Entering the space is ethereal. Ivy-lined houses with water catchment systems house groups of kiddos who's English is impeccable and opportunities multiplied by their presence here.
Clipping Janice Joplins wings
House mamas scurry about, baking huge loaves of fresh bread and collecting eggs to keep both residents and volunteers nourished. Mama Love brushes oil on steaming buns as a visiting American PhD student and I exchange a glance. We snatch one from the tray, burning our fingers. As we pull the oven-baked bread (AN OVEN!!) apart, the fibers stretch and steam, eventually leaving us with two fluffy halves ready for doses of homemade pear jam from Mrs. Fox herself. For dinner? Homemade tomato pie, because I have all day to bake and tomatoes are in season. Mom's recipe knocks the socks off the Brits and the Yanks alike. Oh God, we even have peanut butter cookies.
The Foxes come by to say hello and stay through dinner, this time Ive fried homemade sweet potato chips from my own harvest. They lose their minds over the Orange flesh of the potatoes, begging to know how to get them. Ohhhh, the potential for OFSP!!! I start explaining my project and the importance of Vitamin A for villages. Looks like they'll be planting soon enough!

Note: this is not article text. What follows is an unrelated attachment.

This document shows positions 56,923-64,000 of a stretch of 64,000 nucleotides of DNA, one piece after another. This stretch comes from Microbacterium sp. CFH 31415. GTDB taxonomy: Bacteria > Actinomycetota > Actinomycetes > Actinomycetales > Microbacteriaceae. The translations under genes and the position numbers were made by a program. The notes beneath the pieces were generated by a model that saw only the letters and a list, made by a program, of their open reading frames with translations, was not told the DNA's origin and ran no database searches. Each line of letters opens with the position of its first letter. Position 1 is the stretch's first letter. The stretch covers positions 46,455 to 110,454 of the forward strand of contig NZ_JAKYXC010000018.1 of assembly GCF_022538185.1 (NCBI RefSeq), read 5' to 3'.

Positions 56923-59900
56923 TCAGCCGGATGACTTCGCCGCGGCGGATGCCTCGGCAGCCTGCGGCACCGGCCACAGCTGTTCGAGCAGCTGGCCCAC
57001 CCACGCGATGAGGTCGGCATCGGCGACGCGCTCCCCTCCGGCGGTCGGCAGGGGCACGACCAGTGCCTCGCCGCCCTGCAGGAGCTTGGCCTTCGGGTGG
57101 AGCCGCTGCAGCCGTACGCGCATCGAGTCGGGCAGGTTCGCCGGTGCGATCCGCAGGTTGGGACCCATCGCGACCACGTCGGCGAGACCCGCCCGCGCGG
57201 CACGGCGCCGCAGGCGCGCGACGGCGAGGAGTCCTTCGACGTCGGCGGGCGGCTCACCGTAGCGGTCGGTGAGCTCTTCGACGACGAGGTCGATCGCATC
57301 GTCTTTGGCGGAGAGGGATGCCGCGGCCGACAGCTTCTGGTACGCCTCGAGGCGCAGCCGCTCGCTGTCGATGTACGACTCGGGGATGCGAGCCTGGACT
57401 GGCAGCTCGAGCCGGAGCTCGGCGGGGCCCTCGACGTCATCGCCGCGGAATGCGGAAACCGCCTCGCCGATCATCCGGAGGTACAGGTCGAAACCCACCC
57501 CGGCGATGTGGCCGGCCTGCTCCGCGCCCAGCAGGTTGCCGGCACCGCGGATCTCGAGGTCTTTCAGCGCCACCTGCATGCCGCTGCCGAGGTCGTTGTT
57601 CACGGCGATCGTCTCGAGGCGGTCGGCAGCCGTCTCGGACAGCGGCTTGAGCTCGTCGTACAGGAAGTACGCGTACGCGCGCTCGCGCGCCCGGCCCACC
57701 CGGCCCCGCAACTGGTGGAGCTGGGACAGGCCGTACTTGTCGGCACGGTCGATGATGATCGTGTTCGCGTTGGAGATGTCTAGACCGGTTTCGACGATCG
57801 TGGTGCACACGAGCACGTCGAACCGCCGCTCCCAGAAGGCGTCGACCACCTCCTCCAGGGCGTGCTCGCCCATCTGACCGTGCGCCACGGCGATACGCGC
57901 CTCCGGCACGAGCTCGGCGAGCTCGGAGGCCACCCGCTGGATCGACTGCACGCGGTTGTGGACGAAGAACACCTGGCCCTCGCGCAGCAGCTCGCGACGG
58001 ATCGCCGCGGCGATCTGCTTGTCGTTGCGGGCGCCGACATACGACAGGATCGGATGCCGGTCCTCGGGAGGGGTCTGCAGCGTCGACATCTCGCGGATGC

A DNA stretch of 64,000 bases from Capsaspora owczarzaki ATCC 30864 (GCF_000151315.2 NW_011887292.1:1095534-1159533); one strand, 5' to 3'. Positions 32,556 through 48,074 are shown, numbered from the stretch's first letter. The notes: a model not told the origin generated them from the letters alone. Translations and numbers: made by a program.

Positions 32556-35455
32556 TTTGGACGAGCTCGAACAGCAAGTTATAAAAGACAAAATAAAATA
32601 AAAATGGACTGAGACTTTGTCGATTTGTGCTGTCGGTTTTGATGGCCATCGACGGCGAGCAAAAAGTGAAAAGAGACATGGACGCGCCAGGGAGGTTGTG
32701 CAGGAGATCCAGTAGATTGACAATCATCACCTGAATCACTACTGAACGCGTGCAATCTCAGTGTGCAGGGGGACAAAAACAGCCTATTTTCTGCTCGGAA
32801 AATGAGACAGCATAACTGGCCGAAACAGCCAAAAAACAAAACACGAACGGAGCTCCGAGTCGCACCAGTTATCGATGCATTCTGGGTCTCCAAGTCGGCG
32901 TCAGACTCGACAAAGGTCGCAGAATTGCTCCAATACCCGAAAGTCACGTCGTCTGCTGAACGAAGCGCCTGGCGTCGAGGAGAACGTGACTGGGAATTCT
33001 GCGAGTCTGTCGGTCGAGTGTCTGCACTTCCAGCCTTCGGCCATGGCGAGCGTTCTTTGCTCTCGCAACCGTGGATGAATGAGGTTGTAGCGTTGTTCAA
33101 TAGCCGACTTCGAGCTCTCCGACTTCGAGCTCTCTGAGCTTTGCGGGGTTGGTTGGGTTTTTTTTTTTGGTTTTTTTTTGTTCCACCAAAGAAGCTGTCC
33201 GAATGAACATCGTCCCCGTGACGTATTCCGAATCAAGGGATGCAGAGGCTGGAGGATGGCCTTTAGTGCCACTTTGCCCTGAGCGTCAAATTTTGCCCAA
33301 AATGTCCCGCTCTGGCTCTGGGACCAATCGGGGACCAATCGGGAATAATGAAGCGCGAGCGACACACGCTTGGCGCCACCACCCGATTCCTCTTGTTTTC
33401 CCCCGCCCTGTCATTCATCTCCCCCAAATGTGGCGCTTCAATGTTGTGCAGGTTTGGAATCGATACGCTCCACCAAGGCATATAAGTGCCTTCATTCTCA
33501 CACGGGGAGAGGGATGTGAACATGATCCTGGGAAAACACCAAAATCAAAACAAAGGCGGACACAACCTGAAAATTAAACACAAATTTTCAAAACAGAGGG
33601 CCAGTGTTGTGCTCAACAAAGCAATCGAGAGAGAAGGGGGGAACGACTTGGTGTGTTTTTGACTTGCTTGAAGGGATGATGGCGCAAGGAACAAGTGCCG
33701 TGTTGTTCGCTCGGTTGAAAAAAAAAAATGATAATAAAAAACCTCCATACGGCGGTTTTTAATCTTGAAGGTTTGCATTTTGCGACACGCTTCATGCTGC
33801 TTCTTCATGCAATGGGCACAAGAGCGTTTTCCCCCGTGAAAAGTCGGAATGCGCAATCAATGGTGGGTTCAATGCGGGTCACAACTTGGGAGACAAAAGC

At 4:15 the next morning I hike to the road to catch a van, and finally
Christina, always "kali" (tough, intense, sharp), has the most tender heart underneath with the warrior.
make it to Iringa for Super Regionals after a big hug to my amazing site mate and a heart full of gratitude for her having me there during her work week.
Super Regionals is a fairly open event lead by PCVs where topics are chosen and discussed in open spaces. I suggested a women's self defense session and it was a hit! My friend Paige studied Jujitsu and with knowledge of Krav Maga, we were able to teach a two hour session for female PCVs to protect themselves. We talked about using their voice first and their bodily weapons when necessary. Three of our male volunteers, including my awesome new site mate, came to hold pads and be attackers for drills. They got sweaty and beat up-- the absolute best allies for our powerful group of women.
Super Regionals also included ideas about more local trainings, information from our FEAST Committee (check out FEAST Peace Corps Tanzania online for more info and my recent blog post there!) and interesting info on incorporating gender discourse into projects at site. Our favorite, of course, was beating the crap out of couch cushions and learning to escape a choke hold. What
Mama Love and her hot buns!
can we say? Peace Corps Women are badass.
I'm heading back to site tomorrow and waiting for more information about what's to come. I'll keep you all posted. Our chickens should start laying any day, sweet potatoes are coming out of the soil, and my adult English class is now performing teach-backs to each other in English! To demonstrate the use of rhubarb, I made homemade strawberry rhubarb jam and shared it with the family who propagated the original plant for me. It was gone in a day, Vitamin K and all.
Despite every frustration, nothing someone steals is more valuable than this experience. The jaded darkness only lasts until I pick a strawberry from my garden, hug a mama by the water tap, or see my favorite cucumber farmer pick the best ones just for me.
"The Hardest Job You'll Ever Love" always rings true in Peace Corps.